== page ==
He was sitting by himself on the bus when three other youths boarded.
Two sat behind him and the third looked at him briefly before sitting somewhere else.
Through it all, 16-year-old Sheth Ryan sat quietly, looking out the window at the passing scenery.
It didn’t bother him, but it certainly bothered me.
You see, Ryan has autism, and he was travelling with some volunteers in a pilot project to teach travel independence to commuters on the spectrum.
Called the Travel Makers Programme, the programme is a co-creation project between the Public Transport Council under the ambit of the caring SG Commuters Committee, MINDS, and Youth Corps Singapore (YCS).
Other stories you might like
The programme kicked off with a bonding session which was held recently at The Red Box, where Ryan and seven other students with intellectual disabilities from MINDS met youth volunteers who guided them to the Esplanade, with a teacher or guardian in attendance.
“This is to impart relevant skills and knowledge for students with special needs to navigate Singapore’s public transport system safely and confidently,” said Suzana Soo, the Director of MINDS Lifelong Learning Department.
MINDS is a social service agency that advances the development, well-being and aspirations of persons with intellectual disabilities (PWIDs).
At The Red Box, I met Evangeline Ang, 19, Aden Ong, 19, and Keith Tan, 21, and followed them as they guided Ryan from The Red Box to Somerset MRT. Ryan’s teacher, S, who did not want to be named, was with us to give tips and advice.
At the bus stop in front of The Red Box, the volunteers guided Ryan to read the bus stop displays as they knew he had trouble reading letters and characters.
Aden, one of the volunteers, explained how he sensed that Ryan would be better working with visuals and icons rather than letters or numbers.
“I have a younger cousin with autism and when I was much younger, I didn’t understand what autism was, so I didn’t understand why he was so different from me,” Aden shared with The Pride.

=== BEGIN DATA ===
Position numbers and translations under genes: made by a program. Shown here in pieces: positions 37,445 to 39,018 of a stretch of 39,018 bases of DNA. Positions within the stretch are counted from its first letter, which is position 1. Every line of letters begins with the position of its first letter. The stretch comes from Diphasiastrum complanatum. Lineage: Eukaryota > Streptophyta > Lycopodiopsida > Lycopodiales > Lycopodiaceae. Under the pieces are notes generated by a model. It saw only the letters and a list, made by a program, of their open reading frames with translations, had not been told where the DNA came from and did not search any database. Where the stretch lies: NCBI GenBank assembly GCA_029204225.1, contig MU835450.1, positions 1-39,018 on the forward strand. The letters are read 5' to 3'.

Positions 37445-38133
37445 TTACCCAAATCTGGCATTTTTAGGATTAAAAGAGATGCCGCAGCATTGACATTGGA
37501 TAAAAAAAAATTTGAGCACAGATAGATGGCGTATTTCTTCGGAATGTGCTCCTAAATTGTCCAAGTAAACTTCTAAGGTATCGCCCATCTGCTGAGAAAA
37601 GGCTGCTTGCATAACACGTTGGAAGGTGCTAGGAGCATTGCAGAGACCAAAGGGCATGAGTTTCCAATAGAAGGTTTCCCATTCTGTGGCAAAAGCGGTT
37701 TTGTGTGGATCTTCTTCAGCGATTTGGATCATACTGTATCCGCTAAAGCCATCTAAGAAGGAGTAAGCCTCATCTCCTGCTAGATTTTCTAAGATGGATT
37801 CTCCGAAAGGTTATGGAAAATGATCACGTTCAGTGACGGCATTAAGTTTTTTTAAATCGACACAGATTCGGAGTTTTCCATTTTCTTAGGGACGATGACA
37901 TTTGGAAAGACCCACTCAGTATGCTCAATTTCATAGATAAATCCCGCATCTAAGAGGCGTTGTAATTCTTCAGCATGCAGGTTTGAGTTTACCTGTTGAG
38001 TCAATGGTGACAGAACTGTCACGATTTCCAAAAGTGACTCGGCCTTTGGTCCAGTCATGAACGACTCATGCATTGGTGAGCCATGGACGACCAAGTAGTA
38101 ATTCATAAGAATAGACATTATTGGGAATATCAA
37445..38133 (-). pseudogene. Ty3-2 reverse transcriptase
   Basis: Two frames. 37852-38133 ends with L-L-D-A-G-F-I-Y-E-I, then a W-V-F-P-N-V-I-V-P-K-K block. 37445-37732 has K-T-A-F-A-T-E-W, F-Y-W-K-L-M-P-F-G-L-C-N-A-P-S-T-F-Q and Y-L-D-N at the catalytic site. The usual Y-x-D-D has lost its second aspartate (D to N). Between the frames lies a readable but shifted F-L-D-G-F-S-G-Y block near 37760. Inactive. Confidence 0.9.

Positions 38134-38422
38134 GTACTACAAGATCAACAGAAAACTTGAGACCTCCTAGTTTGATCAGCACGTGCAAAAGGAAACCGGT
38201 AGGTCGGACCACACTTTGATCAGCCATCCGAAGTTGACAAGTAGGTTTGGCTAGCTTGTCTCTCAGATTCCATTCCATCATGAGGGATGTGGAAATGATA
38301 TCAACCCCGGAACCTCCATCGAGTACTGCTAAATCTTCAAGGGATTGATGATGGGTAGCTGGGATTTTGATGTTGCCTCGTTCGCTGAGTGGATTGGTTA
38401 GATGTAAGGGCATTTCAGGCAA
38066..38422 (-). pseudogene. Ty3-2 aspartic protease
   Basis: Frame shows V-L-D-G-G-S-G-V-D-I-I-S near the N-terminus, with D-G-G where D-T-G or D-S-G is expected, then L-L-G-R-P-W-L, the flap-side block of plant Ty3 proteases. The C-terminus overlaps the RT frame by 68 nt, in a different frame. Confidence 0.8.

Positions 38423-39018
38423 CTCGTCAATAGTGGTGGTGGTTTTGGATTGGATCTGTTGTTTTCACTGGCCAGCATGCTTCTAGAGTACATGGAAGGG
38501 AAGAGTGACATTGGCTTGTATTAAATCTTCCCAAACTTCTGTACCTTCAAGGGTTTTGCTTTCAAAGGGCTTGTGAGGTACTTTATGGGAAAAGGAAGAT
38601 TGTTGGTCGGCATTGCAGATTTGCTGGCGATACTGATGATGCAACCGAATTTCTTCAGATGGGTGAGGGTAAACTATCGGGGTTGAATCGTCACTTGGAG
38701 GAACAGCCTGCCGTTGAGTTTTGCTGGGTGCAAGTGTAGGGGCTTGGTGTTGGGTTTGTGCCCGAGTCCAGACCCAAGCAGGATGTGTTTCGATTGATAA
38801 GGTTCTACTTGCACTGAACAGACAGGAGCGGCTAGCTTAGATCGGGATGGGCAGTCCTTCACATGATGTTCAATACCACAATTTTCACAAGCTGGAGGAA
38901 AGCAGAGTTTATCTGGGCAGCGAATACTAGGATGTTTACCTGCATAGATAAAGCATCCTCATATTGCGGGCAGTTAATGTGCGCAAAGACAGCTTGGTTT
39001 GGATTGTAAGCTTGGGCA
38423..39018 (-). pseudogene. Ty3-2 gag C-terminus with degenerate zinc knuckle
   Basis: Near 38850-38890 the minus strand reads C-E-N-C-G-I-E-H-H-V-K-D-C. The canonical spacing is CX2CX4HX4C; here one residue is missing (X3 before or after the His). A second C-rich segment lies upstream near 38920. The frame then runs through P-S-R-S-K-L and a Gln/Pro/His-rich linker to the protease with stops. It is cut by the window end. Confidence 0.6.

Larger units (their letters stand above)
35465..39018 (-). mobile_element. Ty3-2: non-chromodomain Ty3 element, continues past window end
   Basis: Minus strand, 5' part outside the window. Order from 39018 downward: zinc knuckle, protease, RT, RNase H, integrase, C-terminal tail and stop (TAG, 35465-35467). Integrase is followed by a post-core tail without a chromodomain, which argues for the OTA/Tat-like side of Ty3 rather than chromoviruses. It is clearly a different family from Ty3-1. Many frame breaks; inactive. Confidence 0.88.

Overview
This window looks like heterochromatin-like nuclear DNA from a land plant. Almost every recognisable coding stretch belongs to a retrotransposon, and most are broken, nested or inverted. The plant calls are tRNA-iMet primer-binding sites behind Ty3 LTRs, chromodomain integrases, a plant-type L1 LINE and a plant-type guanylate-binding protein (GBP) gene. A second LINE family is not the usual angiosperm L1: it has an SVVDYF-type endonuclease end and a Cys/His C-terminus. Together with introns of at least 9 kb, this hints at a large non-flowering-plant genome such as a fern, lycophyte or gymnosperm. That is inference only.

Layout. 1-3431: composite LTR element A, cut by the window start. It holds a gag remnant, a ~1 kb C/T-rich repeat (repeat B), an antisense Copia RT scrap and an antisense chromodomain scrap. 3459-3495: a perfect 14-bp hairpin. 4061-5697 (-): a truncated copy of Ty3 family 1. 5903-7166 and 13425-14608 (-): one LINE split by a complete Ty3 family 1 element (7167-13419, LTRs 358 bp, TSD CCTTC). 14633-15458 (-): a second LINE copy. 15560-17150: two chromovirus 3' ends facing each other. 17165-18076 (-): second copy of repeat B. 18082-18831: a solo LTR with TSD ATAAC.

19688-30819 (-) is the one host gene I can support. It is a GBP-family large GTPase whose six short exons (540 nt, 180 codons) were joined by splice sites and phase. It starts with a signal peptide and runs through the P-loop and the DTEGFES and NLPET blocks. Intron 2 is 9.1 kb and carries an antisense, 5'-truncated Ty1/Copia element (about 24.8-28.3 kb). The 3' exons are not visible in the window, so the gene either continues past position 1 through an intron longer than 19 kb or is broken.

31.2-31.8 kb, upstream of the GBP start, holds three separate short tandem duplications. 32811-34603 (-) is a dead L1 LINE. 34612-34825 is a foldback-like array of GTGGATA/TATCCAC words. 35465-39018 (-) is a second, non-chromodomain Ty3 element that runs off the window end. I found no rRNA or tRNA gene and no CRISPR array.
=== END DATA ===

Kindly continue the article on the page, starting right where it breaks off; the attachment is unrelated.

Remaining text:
His cousin had a speech impairment and was socially awkward. At such a young age, Aden couldn’t grasp the differences in their behaviours, but he saw how his aunt communicated with his cousin.
“I remember she had this book she created with Velcro and a lot of squares with images and words, it could be fruits or foods he liked, or certain locations and activities,” Aden explains.
“Whenever my cousin wanted something, he’d open the book and paste the images onto the Velcro. That was his way of communicating.”
After the bus stop, during our 10-minute walk to Somerset MRT station, Ryan would stride confidently at the front of the group but slow down and look back at us if he needed prompting.
When we reached Somerset MRT, Ryan needed to use the toilet and we encouraged him to use his Help Card on the lanyard around his neck to interact with the MRT staff members.
The Help Card is used when the students need help or assistance, especially in emergencies and in situations where the students are not vocal.
Though Ryan was very shy and had trouble expressing his needs to the staff, with the assistance of S and the Help Card, the MRT staff kindly took him to the toilet on the station platform.
After this, we took the train to the Esplanade.
During the ride, I asked S why Ryan was chosen for the programme.